More so, there are clinical reports of tigecycline-induced acute pancreatitis, with particular relevance to patients also diagnosed with cystic fibrosis.[12]

Tigecycline showed an increased mortality in patients treated for hospital-acquired pneumonia, especially ventilator-associated pneumonia (a non-approved use), but also in patients with complicated skin and skin structure infections, complicated intra-abdominal infections and diabetic foot infection.[11] Increased mortality was in comparison to other treatment of the same types of infections. The difference was not statistically significant for any type, but mortality was numerically greater for every infection type with Tigecycline treatment, and prompted a black box warning by the FDA.[13]

Black box warning[edit]

FDA issued a black box warning in September 2010 for tigecycline regarding an increased risk of death compared to other appropriate treatment.[14][4] As a result of increase in total death rate (cause is unknown) in individuals taking this drug, tigecycline is reserved for situations in which alternative treatment is not suitable.[5][14]

Drug interactions[edit]

Tigecycline have been found to interact with medications, such as:

  • Warfarin: Since both tigecycline and warfarin bind to serum or plasma proteins, there is potential for protein-binding interactions, such that one drug will have more effect than the other. Although dose adjustment is not necessary, INR and prothrombin time should be monitored if given concurrently.[15]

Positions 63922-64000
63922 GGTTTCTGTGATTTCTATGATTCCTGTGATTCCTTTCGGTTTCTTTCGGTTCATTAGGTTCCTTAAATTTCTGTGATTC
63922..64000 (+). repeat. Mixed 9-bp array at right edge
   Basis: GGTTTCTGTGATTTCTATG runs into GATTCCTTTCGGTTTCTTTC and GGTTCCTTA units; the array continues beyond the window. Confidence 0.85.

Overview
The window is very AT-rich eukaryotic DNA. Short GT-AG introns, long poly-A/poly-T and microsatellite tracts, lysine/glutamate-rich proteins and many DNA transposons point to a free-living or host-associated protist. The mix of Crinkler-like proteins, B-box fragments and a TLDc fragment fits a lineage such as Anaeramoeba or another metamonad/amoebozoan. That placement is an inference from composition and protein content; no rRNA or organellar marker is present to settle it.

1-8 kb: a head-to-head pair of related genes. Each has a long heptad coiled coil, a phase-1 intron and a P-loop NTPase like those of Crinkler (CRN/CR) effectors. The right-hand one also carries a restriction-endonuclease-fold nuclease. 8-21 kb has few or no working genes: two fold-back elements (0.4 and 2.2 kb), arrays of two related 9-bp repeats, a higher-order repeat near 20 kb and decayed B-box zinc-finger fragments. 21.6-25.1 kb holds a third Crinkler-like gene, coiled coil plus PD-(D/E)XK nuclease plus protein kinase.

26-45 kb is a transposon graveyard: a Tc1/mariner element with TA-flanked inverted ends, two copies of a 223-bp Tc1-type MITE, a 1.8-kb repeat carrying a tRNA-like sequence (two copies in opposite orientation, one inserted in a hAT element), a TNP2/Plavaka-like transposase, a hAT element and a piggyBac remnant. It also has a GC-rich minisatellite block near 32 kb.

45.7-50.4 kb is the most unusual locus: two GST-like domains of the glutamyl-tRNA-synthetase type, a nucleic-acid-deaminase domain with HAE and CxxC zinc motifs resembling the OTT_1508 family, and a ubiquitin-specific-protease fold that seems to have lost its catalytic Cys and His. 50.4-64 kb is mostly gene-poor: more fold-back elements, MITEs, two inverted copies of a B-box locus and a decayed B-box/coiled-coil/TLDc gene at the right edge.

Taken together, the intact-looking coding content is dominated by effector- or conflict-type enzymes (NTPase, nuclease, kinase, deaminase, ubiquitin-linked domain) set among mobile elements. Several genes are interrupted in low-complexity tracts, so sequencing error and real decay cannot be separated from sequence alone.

• Oral contraceptives: Effectiveness of oral contraceptives are decreased with concurrent use due to reduction in the concentration levels of oral contraceptives.

However, the mechanism behind these drug interactions have not been fully analyzed.[11]

Mechanism of action[edit]

Tigecycline is broad spectrum glycylcycline that acts as a protein synthesis inhibitor. It exhibits bacteriostatic activity by binding to the 30S ribosomal subunit of bacteria and thereby blocking the interaction of aminoacyl-tRNA with the A site of the ribosome.[16] In addition, tigecycline has demonstrated bactericidal activity against isolates of S. pneumoniae and L. pneumophila.[17]

It is a third generation tetracycline derivative within a class called glycylcyclines which carry a N,N-dimethyglycylamido (DMG) moiety attached to the 9-position of tetracycline ring D.[18] With structural modifications as a 9-DMG derivative of minocycline, tigecycline has been found to improve minimal inhibitory concentrations against Gram-negative and Gram-positive organisms, when compared to tetracyclines.[18]